Variances simulations depend on the change of the spacecraft’s position coordinates. Variance changes in only small intervals on orbit operations. As it can be seen, x variance has the biggest value. The biggest amount of change (between peak point and minimum point) is around 10 km for all of the x, y and z variances. Change

Figure 6. Variances of coordinates x, y, z.

of variances depend on the satellite’s on-orbit action. These changes can take significant values for some parameters such as range, azimuth and elevation. This is an important output since the statistical characteristics of orbit determination errors are generally assumed to be constant.

Components of x coordinate variance are shown in Figure 7.

The components of x, y and z variances are also examined to find how range, azimuth and elevation elements affect the results. It is obvious that elevation angle

Figure 7. Components of Variance of x coordinate.

affects mostly the X variances. It has higher values than the elevation and range values. Range component has the weakest effect on variation.

Components of y coordinate variance are shown in Figure 8.

Components of Y variance are investigated to understand their effects. Azimuth angle is more dominant in the Y variance. It has higher values than the elevation and range values. Range component has the weakest effect on variation. The components have insignificant variations.

Components of z coordinate variance are shown in Figure 9.

Components of Z variance are investigated to understand their effects. Elevation angle is effective in Z variance. It has higher range value. Z variance components also have some insignificant changes.

Spherical standard deviation of the position is shown in Figure 10.

Spherical standard deviation changes according to the

Figure 8. Components of variance of Y coordinate.

Figure 9. Components of variance of Z coordinate.

Figure 10. Spherical standard deviation of the satellite position.

spacecraft’s position. It has some insignificant changes. The amount of the biggest change is around 5 meters. It makes a peak around 7828 m and its minimum value is around 7823 meters.

5. Conclusions

In this study, the errors of orbit determination of geostationary satellite with single station antenna tracking data are analyzed. Variances of orbit parameters are chosen as the accuracy criteria. The orbit determination is evaluated via RKF.

Range is nearly constant for a day period of geostationary satellites. There are some small changes when compared with the initial value in azimuth and elevation angles. They changes insignificantly. It can be said that the RKF method gives accurate results by means of logical measurement results for geostationary satellite.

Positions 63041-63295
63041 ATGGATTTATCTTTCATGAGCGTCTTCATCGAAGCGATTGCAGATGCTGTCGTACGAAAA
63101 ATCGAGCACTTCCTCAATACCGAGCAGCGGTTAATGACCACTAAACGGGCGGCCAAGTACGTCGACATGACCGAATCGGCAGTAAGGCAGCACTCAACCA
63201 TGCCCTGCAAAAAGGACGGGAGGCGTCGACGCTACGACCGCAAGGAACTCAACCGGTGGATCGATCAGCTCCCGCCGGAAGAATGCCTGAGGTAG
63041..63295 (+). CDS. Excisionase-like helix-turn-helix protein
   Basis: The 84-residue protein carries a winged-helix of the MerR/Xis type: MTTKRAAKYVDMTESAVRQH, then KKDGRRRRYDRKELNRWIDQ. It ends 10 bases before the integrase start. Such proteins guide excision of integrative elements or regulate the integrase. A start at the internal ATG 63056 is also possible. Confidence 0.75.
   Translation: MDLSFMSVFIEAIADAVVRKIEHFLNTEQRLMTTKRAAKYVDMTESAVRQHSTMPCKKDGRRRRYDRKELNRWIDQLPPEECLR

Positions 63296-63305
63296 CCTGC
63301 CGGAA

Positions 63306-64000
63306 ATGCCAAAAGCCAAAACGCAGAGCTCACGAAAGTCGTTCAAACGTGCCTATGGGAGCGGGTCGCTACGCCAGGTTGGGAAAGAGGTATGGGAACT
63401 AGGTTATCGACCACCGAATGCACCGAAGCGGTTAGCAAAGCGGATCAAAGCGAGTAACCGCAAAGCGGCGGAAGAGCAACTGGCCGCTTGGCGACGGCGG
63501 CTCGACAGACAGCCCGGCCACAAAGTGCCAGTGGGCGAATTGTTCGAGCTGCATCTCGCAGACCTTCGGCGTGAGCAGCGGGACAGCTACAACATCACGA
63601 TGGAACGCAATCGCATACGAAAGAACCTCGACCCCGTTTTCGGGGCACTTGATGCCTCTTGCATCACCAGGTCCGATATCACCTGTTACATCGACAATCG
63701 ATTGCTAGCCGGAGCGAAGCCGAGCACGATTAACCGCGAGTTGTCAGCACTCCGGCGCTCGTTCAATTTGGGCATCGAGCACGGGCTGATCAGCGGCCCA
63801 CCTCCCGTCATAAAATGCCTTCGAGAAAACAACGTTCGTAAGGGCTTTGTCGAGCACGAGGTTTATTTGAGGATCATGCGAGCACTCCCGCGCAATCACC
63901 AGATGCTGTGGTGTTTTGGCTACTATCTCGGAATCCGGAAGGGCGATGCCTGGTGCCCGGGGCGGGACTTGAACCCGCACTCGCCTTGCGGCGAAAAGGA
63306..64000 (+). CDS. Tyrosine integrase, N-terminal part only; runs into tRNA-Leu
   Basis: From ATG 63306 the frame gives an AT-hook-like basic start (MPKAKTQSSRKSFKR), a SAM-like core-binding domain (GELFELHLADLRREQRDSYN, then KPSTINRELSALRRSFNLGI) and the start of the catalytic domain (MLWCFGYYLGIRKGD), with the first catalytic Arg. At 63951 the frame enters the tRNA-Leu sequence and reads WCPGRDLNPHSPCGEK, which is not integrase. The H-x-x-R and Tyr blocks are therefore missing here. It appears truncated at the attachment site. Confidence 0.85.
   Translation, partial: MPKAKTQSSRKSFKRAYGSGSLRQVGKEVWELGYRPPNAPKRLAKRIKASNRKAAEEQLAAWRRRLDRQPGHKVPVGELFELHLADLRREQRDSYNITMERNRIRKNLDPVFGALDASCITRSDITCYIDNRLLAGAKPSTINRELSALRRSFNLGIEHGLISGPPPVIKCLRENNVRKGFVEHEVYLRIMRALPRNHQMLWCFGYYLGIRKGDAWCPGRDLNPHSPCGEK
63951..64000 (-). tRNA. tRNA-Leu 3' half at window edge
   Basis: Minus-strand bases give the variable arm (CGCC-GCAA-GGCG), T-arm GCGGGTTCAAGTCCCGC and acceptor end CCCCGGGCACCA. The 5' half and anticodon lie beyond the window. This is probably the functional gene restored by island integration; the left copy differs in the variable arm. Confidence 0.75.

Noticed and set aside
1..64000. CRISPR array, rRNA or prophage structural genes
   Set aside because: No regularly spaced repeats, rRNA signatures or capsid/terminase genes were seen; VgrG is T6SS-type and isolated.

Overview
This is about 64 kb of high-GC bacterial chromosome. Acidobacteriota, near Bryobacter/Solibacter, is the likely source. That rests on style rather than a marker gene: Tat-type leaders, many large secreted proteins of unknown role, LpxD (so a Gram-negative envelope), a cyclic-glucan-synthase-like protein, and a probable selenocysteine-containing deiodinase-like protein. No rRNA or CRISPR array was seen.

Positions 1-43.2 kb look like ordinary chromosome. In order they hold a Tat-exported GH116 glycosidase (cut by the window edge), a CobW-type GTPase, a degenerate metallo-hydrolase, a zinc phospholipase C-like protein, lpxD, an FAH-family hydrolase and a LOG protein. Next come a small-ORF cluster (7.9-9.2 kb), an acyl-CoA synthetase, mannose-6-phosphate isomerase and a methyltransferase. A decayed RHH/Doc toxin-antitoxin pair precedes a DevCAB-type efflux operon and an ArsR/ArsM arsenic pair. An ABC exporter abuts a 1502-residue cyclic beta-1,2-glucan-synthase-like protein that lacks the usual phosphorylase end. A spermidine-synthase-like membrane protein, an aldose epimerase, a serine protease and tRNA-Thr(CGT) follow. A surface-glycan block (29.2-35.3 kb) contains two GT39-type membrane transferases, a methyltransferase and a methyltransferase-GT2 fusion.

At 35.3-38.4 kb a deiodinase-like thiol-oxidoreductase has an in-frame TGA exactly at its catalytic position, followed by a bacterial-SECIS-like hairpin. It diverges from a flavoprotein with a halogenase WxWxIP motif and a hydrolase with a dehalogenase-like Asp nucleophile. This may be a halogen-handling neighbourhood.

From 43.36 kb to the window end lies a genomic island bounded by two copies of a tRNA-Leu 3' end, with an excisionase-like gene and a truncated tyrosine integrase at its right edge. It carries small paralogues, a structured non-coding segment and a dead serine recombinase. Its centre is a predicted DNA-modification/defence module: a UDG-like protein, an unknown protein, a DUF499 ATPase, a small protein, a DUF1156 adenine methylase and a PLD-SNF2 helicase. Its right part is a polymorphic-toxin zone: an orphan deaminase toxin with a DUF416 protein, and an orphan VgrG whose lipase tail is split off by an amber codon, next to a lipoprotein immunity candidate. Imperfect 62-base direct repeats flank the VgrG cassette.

The components of x, y and z variances are also examined to find how range, azimuth and elevation elements affect the results. It is obvious that elevation angle affects mostly the X variances. It has higher values than the elevation and range values. Except elevation, azimuth angle is more dominant in the Y variance. Elevation angle is effective in Z variance. Generally, variances remain nearly constant in results. Range component effect is very small. They have the weakest effects on variations. Spherical standard deviation also shows some insignificant changes. According to very small changes, it can be thought as constant.

REFERENCES

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Appendix A

The Kepler Equations

Kepler equations system is one of the systems which can define elliptic orbits of spacecrafts. This equations system includes 3 equations in differential form:

(A.1)

In the equations;

Kepler constant;

Mass of the Earth;

Range between spacecraft’s center of mass and earth’s center of mass;

Cartesian coordinates of the spacecraft;

Write the equations in type of the first order differential equations as;

(A.2)

After that, 6 equations are obtained; (A.3-A.4)

(A.3)

(A.4)

The range between spacecraft and ground station;

(A.5)

Appendix B

Runge-Kutta Fehlberg Integration Method

The Runge-Kutta-Fehlberg integration method [8] is similar to the normal Runge-Kutta method. It is designed to solve the first order differential equations of the following form (Equation B.1)

(B.1)

Initially, initial step size h is selected. Then the following algorithmic solution is used (Babolian, 1994), (Equation B.2) [9].

(B.2)

The following equation is applied to obtain the values in the next iteration;

(B.3)

RKF coefficients are described as presented below (B.4) [8].

(B.4)